This is why we need to start composting and using biodegradable bags. It will help to lower the effects the greenhouse gases are having on the planet.
What Are Biodegradable Trash Bags Made Of?
Biodegradable trash bags can be from various materials. The problem is some biodegradable trash bags use petrochemicals, which makes them no better than regular trash bags.
Which is another reason I like to go for biodegradable and compostable trash bags.
Compostable bags break down much quicker because there made with cornstarch or potato starch. So no petrochemicals and no harming the environment.
When choosing a biodegradable bag, there are a few things you need to watch for. There are so many products out there that sound biodegradable, but that doesn’t mean they are. Make sure you watch out for these:
- Bio-or Plant-based – This means the plastic is made from plants, but that doesn’t mean it’s biodegradable. If you buy Bio-or plant-based trash bags, make sure you check it’s been certified by BPI.
- Bioplastic – This is one of the more confusing terms. It could mean that the plastic is biodegradable and compostable, great, right? Well, unfortunately not, it could also mean that it’s made from plant-based materials.
- Degradable – It is a little easier to get your head around, but still confusing. It means the product is neither biodegradable or compostable. Pretty pointless if you ask me!
How Long Do Biodegradable Trash Bags Take To Decompose?
It’s not known precisely and heavily depends on the brand and the conditions it’s subjected too. But, they do think around three to six months to decompose fully.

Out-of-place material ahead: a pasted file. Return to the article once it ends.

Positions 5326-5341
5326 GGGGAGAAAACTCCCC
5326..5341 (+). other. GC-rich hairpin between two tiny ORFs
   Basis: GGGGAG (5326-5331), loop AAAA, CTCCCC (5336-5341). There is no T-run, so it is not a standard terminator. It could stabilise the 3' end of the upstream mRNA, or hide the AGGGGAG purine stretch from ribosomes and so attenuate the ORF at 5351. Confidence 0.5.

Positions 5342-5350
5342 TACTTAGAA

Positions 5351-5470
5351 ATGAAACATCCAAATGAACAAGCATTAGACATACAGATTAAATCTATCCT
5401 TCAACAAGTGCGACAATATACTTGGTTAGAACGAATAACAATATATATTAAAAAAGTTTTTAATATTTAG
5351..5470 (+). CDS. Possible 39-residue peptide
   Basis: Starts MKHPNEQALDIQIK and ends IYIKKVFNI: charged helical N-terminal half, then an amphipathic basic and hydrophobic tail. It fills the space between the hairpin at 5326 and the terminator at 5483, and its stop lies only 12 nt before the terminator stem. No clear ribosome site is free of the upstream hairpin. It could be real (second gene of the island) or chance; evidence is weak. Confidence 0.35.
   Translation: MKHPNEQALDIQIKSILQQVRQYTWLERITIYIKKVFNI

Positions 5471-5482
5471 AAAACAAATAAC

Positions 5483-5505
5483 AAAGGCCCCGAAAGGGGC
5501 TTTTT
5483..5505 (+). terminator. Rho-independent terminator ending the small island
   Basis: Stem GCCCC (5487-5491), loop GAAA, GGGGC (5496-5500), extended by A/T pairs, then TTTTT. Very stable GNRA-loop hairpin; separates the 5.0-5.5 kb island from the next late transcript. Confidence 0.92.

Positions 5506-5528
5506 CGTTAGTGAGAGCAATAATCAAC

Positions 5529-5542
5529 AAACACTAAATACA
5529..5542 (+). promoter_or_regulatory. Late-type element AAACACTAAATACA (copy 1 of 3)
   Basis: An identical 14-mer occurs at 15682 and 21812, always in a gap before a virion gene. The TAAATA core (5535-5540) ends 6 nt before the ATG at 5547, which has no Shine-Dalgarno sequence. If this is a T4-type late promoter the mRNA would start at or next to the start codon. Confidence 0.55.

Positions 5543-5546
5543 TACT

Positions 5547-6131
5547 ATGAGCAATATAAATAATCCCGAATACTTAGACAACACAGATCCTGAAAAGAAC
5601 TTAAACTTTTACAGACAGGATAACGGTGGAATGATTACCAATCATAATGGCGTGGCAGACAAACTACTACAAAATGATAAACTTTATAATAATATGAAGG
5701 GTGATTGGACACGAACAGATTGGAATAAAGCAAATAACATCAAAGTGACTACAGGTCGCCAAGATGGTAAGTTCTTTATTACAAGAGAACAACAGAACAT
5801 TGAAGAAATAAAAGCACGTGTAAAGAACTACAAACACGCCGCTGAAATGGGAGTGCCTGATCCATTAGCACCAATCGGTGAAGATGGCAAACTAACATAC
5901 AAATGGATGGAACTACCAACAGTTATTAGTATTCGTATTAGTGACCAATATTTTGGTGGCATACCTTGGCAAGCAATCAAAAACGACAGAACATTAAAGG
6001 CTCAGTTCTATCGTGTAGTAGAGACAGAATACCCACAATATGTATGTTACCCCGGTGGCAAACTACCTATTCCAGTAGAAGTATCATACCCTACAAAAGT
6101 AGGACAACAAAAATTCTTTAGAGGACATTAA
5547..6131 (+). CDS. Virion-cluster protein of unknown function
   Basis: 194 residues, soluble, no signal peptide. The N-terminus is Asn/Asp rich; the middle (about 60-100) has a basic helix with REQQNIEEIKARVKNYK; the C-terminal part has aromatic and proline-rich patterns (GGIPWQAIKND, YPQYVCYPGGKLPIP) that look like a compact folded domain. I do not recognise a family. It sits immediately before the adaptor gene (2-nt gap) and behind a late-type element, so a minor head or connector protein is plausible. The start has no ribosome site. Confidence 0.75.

But, if you’re not careful with what brand of trash bags your use. There’s a chance you might find it’s no better for the environment than regular trash bags.
Look for trash bags that are compostable and biodegradable. When exposed to moisture, they start to break down, and they don’t leave pieces of plastic behind.
How quickly compostable trash bags take to decompose depends on:
- The PH level of the soil
So remember, there are a few things you need to look out for before choosing your compostable trash bags. First, the most effective material is ASTM D6400; it degrades the quickest and leaves no traces.
Secondly, think about how many compostable bags you’re likely to go through; if you use a lot, why not bulk buy? It will save money and time.
Some compostable trash bags are scented, so if you want your kitchen smelling a little fresher, then it’s an excellent option for you.
Durability is a massive factor with compostable bags, they’re notoriously thin. Having a bag split in your kitchen is a nightmare. Choose a nice durable bag to avoid this horrible situation.
Lastly, think about the size. Nothing grinds my gears more than a poorly fitted bin bag. Check the manufacturer’s sizes and try to match it to your bin.
If you liked this kitchen bin episode or if you have any questions, please comment below. And please don’t forget to share it, lets cut down on plastic trash together.
Do you want to lower your carbon footprint and cut down on more plastic? Take a look at my article about the best reusable grocery bags.